A Scottish football club is facing turmoil after the resignation of seven directors, sparking fears among fans over the future of the club.

Those who have stepped down from the board of Dunfermline Athletic include club legend Jim Leishman.

Documents filed at Companies House show vice-chairman Rodney Shearer, who runs Alba Trees, and chief executive Bill Hodgins have also left.

Craig McWhirter, who heads software company Bitwise, Christopher McBay of music retailer Guitar Guitar, motor dealer Stephen Curtis and Iain Jones, of KDM Shopfitters, are the others who stood down.

Sources indicated to The Herald the boardroom split centred on attempts to buy the East End Park side from the club's major shareholder, retired Bank of Scotland executive Gavin Masterton.

Some directors are thought to believe the Scottish First Division club would be better placed to thrive outwith the ownership of Mr Masterton's Charlestown Holdings vehicle. Members of the Dunfermline board are also understood to have been pressing for Mr Masterton to take professional advice over potential ways to restructure his business interests.

When contacted, Mr Masterton said: "We will be making a comment about [the resignations] in due course."

The lifelong Dunfermline supporter did not want to say anything on the financial situation at the club.

A club statement last night said there was now a Dunfermline board running the first team and East End Park and a second subsidiary board, named Black and White, which will focus on developing the club's youth programme.

Long-serving chairman John Yorkston is still in place. He played down the resignations, saying six of the seven would still be involved in the club in some way. He did not specify which roles those staying would take although he said four will move to Black and White.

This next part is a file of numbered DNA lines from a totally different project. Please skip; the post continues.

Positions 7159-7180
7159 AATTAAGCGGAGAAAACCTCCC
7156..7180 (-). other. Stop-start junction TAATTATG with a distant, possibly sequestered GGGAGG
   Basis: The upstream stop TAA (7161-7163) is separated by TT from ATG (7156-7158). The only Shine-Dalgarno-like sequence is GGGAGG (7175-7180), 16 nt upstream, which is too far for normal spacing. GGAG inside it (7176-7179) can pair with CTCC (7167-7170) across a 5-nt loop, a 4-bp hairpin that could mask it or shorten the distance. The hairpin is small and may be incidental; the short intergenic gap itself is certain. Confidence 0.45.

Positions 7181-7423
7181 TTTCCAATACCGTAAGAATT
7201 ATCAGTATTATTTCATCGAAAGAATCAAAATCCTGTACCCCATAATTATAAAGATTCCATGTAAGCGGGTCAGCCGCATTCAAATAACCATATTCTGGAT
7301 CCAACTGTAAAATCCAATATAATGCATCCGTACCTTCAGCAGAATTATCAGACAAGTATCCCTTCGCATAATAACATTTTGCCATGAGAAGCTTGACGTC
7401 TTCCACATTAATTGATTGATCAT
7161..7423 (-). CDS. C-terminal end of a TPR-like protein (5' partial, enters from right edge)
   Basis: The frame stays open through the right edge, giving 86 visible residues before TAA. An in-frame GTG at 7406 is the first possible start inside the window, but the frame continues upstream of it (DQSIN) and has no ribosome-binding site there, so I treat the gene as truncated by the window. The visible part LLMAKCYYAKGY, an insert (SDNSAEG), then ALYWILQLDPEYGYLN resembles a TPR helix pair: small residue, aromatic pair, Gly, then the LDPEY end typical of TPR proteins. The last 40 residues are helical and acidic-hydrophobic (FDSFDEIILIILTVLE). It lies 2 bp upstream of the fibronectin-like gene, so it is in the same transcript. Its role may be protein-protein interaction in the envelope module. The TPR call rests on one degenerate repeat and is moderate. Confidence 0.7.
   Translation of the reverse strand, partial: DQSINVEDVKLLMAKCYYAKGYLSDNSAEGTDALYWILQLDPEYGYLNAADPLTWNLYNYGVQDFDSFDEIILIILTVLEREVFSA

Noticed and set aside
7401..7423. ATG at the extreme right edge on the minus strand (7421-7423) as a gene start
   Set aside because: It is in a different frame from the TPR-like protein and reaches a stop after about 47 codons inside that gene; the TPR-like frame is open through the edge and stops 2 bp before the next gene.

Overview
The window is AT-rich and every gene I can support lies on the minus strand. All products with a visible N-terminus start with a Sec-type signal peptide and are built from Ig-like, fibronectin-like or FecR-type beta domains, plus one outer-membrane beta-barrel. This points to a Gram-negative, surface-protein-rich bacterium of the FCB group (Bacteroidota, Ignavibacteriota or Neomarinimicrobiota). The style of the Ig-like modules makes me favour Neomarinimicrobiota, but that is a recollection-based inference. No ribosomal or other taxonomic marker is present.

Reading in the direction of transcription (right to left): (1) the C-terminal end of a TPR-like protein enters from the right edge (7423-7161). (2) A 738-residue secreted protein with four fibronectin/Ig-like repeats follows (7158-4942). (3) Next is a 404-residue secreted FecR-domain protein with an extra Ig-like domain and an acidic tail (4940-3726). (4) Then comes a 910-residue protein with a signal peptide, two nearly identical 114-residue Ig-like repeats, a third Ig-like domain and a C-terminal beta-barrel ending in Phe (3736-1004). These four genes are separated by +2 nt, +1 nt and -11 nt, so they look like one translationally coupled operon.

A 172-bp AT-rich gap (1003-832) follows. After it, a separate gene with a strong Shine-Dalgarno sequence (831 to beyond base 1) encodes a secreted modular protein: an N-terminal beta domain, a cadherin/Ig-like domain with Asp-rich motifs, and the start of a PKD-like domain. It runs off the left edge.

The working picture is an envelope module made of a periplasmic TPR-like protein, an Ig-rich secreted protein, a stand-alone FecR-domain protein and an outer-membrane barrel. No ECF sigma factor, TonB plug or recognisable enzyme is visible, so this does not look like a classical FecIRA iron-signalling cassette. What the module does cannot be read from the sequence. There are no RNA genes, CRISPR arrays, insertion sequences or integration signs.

It was later confirmed Mr McBay and Mr McWhirter would be moving to Black and White.

Mr Yorkston said: "Bear in mind we had 11 directors. We are re-shaping it. There is only one leaving us. The others are still going to be involved.

"It is getting things a bit clearer on who is doing what."

Mr Yorkston repeatedly declined to name the director who was severing all ties.

A spokesman for Dunfermline Athletic Supporters Club said: "This is quite concerning and very confusing.

"It is clearly not a good thing to see this number of directors resigning."

The most recently available accounts for Charlestown Holdings – which has interests in property and document storage – show it made a near-£4.2m pre-tax loss and had net debt of around £35.2m in the 12 months to May 31, 2011.

Dunfermline's accounts for the same period show a loss of £431,621.

The accounts show Mr McWhirter's Bitwise had loaned Dunfermline £95,000 while Mr Curtis was due £113,600, Mr Leishman £21,919, Mr Shearer £15,667 and Mr McBay £224,000. Steve Curtis Cars was also due £25,000.

It is not yet known whether any of directors who have resigned may now try to call in their loans.

In the accounts filed at Companies House Dunfermline are shown to owe £5.8m to East End Park Limited, which is believed to own the club's stadium and is itself owned by Charlestown Holdings. Charlestown Holdings is owed £2.4m.